“BC3,” Omstead said, “is a great community college. The people who come from BC3, they work hard. They have a realistic head on their shoulders. They went there. They
got their education. Now they are ready to apply their education. Ross is a great guy. He does a really great job. He handles a ton of things here.”
Wells, 30, of Butler and who like Letzelter studied graphic design at BC3 @ Cranberry, graduated with an associate in applied arts degree from BC3 in 2007.
“My job is really software-driven,” said Wells, an engineering and graphics supervisor who began as a part-time employee at Butler Technologies while a BC3 student. “We use a lot of AutoCAD and SolidWorks software in engineering, and Adobe Illustrator and Adobe Photoshop in graphics. I took a lot of classes that evolved around those specific software programs at BC3. That was a big help.
“The education I got,” Wells said, “put me in a good position to work here.”
General manager: BC3 offers “solid education”
Letzelter and Omstead have worked for three years at Butler Technologies, whose staff also benefits from BC3’s noncredit Workforce Development business training programs, Tripodi said.
“We do a lot of training through BC3, Excel, Word, purchasing classes,” he said. “A lot of people have found great benefit in that. We have also done leadership training with BC3. Pretty much anything BC3 has offered, I guarantee that somebody here has taken it in the past five years.”
Many of the 17 former BC3 students at Butler Technologies, founded in 1990, are longtime employees, Tripodi said.
“They have been able to find a home here and be good, solid contributors,” Tripodi said. “If they have been here that long, they are obviously good at what they do. And hopefully they enjoy what they do here.”
BC3, the general manager said, represents an option for those who “know they don’t have to go to a four-year school” to become educated for a career.
“There are real jobs here that are in manufacturing and also in design,” Tripodi said. “There are a lot of different things that can be done here in Butler, and it is nice to be able to pull people from local resources to do that. People want to stay local and they want to find good jobs locally. So getting a solid education is very important, and that is what BC3 offers.”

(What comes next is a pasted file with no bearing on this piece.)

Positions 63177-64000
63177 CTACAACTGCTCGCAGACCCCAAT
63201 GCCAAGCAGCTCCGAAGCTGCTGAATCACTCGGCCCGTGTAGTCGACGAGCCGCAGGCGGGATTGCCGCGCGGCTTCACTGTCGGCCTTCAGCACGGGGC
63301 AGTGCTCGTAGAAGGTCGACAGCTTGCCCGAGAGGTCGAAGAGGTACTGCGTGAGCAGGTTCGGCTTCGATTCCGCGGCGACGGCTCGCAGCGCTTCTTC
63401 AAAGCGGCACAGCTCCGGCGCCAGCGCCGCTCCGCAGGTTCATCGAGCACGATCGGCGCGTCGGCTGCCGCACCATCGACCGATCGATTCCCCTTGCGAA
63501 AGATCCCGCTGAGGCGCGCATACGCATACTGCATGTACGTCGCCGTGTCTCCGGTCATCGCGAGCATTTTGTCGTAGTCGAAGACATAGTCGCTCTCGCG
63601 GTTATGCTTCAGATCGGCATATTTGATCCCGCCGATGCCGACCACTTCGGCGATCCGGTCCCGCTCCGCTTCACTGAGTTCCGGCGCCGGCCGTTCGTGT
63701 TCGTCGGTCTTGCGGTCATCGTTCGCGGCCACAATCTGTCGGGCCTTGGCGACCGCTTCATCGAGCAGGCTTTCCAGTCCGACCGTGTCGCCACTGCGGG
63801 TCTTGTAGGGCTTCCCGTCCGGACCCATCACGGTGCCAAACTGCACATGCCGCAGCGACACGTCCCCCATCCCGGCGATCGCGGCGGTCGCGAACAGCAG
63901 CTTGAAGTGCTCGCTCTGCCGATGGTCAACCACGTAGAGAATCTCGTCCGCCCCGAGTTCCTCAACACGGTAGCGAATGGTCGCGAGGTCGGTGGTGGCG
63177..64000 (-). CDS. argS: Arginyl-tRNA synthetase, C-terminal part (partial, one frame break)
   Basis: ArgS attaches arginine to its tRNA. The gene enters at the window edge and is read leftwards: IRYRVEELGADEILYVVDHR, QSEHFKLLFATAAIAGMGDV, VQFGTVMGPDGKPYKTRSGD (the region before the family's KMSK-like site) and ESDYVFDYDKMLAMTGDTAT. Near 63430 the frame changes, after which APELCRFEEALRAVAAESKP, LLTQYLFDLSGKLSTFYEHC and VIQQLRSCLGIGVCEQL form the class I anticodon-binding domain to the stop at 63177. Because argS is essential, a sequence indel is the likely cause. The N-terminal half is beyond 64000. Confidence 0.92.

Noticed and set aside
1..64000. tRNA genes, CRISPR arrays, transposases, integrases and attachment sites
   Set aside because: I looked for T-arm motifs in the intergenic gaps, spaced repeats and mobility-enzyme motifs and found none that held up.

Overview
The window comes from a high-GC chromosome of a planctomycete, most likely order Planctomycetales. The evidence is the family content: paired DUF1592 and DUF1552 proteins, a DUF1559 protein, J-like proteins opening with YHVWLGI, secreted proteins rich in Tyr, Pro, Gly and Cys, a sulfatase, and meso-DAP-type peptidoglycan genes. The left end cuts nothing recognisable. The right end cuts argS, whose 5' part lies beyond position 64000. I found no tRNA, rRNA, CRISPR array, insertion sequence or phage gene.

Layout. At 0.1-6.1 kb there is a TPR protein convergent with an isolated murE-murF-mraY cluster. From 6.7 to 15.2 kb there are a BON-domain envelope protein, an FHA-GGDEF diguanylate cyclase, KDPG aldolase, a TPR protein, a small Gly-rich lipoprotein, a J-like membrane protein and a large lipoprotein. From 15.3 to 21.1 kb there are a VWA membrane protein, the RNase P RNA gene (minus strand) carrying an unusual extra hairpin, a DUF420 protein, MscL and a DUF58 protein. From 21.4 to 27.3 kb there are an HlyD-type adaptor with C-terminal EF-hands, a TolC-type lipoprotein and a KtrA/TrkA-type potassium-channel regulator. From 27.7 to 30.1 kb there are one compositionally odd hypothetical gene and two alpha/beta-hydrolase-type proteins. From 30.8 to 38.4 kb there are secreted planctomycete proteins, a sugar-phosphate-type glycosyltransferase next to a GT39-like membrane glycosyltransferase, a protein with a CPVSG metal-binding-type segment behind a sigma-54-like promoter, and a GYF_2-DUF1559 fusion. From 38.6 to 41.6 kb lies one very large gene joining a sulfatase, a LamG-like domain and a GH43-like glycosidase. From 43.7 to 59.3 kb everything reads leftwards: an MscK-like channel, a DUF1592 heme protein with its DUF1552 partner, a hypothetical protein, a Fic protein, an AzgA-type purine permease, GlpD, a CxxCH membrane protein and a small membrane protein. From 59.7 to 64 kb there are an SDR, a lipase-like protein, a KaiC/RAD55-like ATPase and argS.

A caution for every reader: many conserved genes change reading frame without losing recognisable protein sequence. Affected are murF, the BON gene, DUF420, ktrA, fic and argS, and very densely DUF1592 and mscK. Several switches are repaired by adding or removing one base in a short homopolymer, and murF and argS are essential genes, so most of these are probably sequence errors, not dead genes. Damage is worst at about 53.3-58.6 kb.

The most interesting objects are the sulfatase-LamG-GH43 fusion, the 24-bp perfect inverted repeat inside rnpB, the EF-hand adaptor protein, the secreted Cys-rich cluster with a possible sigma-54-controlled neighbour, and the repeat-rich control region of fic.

“I got the whole college experience,” BC3 grad says
Added Letzelter: “To me, and I think people hear this all the time, nothing else really makes sense. Why would you go to another school and spend $20,000 or $40,000 a year for something you can get for $4,000 or $5,000 a year right at home?
“I got the whole college experience,” said Letzelter, among the 75 percent of BC3 students who graduate debt-free. “Side by side with people who went elsewhere, I know the same exact things. I know people who went to art school in Pittsburgh. They used the same books I did. And they are paying so much more. That is what I didn’t understand. I would tell them that.”
He would also tell them what he heard from Kristine Allen, a graphic design and photography instructor at BC3 @ Cranberry, whose 65-credit associate in applied arts degree program includes courses in electronic art and design, creative thinking, introduction to graphic arts production, applied media art and illustration, and design organization.
“This is a risky field,” Allen says. “And you really have to perform to even be a part of it. You really have to shine. And you really have to show your stuff.”
His stuff, and that of Wells, Omstead and 14 other Butler Technologies workers who attended BC3, is now being shown on an international stage, in what Tripodi calls his company’s highest-profile project – and one that will be showcased again when U.S. Olympians don Ralph Lauren bomber jackets heated by the same Butler Technologies flag at Sunday night’s Closing Ceremony.
“Pretty awesome,” Tripodi said of the recognition his company’s heating element has received. “It is nice to know where it was made, that we had a lot to do with the
development and the production of it.”
Letzelter said he and his parents were watching the U.S. Olympians over his chicken and rice dinner, “and it did blow my mind, looking at everyone wearing those Opening Ceremony parkas, and knowing for a fact that I touched it.”